reckon, to consider, think (and putare came from a word meaning clean, pure). So,
in ancient Rome at least, to compute seems to have meant, more or less, something
like: to consider or think about things together, to clear things up together, or
maybe to reckon with (something).


7.2.2 reckon
The verb to reckon originally meant to give an account of, recount; to tell; to
describe, and later came to mean to count, to calculate. Reckon is from an Indo-
European2 root rek, possibly meaning to reach or to tell, to narrate, to say (as
in to recite or to recount). These meanings, in turn, may derive from an earlier
meaning to arrange, to put right, to move in a straight line.3

7.2.3 count, calculate, figure

The origins of count, calculate, and figure are also interesting.
Count also came from computare and originally meant to enumerate, to
recite a list (and, as we just saw, recite is probably related to reckon). Note that
when you count, you recite a list of number words.
Calculate came from Latin calculus. This certainly did not mean the contents
of a certain high school or college course that studies the branch of mathematics
concerned with differentiation and integration, and invented by Newton and Leibniz
in the 17th century! Rather, it meant pebble or small stone, since counting was
done with stones originally. (See Figure 7.2.) Even today, a calculus in medicine is
an accumulation of minerals in the body, forming a small, stone-like object. The root
calc came from calx, meaning chalk, limestone, and is related to calcium.

Figure 7.2:, 2011,

c Hilary B. Price

The verb to figure means to use figures to reckon. The earliest citation in the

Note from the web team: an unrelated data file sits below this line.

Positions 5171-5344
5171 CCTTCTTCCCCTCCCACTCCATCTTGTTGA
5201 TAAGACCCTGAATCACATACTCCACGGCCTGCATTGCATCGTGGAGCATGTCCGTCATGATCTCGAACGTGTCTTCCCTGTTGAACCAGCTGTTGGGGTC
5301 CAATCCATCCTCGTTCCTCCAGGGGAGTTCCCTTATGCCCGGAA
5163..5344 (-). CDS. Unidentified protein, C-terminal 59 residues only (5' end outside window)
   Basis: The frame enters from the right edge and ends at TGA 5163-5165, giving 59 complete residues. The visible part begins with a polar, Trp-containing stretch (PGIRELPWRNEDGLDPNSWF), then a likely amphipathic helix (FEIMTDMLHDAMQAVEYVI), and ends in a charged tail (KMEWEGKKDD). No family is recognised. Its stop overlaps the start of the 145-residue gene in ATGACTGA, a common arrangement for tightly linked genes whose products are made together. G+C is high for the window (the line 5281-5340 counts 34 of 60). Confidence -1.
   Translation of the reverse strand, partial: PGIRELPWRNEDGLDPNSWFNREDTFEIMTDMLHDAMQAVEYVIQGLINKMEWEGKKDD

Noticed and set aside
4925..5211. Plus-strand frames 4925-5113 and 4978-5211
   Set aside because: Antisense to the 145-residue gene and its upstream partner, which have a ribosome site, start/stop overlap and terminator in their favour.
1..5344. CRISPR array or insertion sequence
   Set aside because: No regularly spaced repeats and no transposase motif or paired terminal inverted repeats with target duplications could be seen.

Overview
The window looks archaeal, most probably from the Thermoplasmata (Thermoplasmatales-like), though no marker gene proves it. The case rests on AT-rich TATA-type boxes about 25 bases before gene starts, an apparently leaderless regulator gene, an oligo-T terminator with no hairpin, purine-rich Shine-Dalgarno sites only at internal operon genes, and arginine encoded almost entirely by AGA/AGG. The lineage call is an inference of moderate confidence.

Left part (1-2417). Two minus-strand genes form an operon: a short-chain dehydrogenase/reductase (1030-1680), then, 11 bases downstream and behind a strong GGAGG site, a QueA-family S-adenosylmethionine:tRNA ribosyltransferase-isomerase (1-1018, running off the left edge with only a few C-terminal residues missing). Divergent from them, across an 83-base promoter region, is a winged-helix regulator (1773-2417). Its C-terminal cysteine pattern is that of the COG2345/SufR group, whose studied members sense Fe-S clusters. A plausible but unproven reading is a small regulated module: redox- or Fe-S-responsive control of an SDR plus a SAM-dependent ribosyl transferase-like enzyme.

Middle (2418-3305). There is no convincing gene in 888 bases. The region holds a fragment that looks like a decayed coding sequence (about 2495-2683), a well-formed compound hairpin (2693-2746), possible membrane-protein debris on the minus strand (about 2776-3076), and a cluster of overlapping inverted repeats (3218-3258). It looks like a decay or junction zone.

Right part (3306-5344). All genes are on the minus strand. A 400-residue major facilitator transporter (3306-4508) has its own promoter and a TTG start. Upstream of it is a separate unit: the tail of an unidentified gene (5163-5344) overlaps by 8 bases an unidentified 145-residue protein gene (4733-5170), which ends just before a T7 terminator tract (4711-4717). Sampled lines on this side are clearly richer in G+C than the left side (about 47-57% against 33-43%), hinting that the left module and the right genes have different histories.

OED for the noun figure is from 1225, when it meant numerical symbol. A citation
from 1250 has the meaning embodied (human) form. And a citation from 1300 has
the more general meaning of shape. (This conversion of the noun figure to a verb
is an example of what the computer scientist Alan Perlis meant when he joked, In
English, every word can be verbed.)4

2 languages
3 See

7.2.4 computation
The bottom line seems to be this: Computation originally meant something very
closely related to our modern notion of symbol (that is, shape) manipulation, which
is another way of describing syntaxthe grammatical properties of, and relations
among, the symbols of a language. (Well talk more about syntax in Chapter 22, a
preliminary version of which appears as [Rapaport, 2017].)
Now that we know how we got the word computation, well turn to what the
object computation is.

Further Reading:
For links to some of these etymologies, see:

7.3 What Is Computation?

To understand what computation is, we first need to understand what a (mathematical)
function is.

7.3.1 What Is a Function? Two Meanings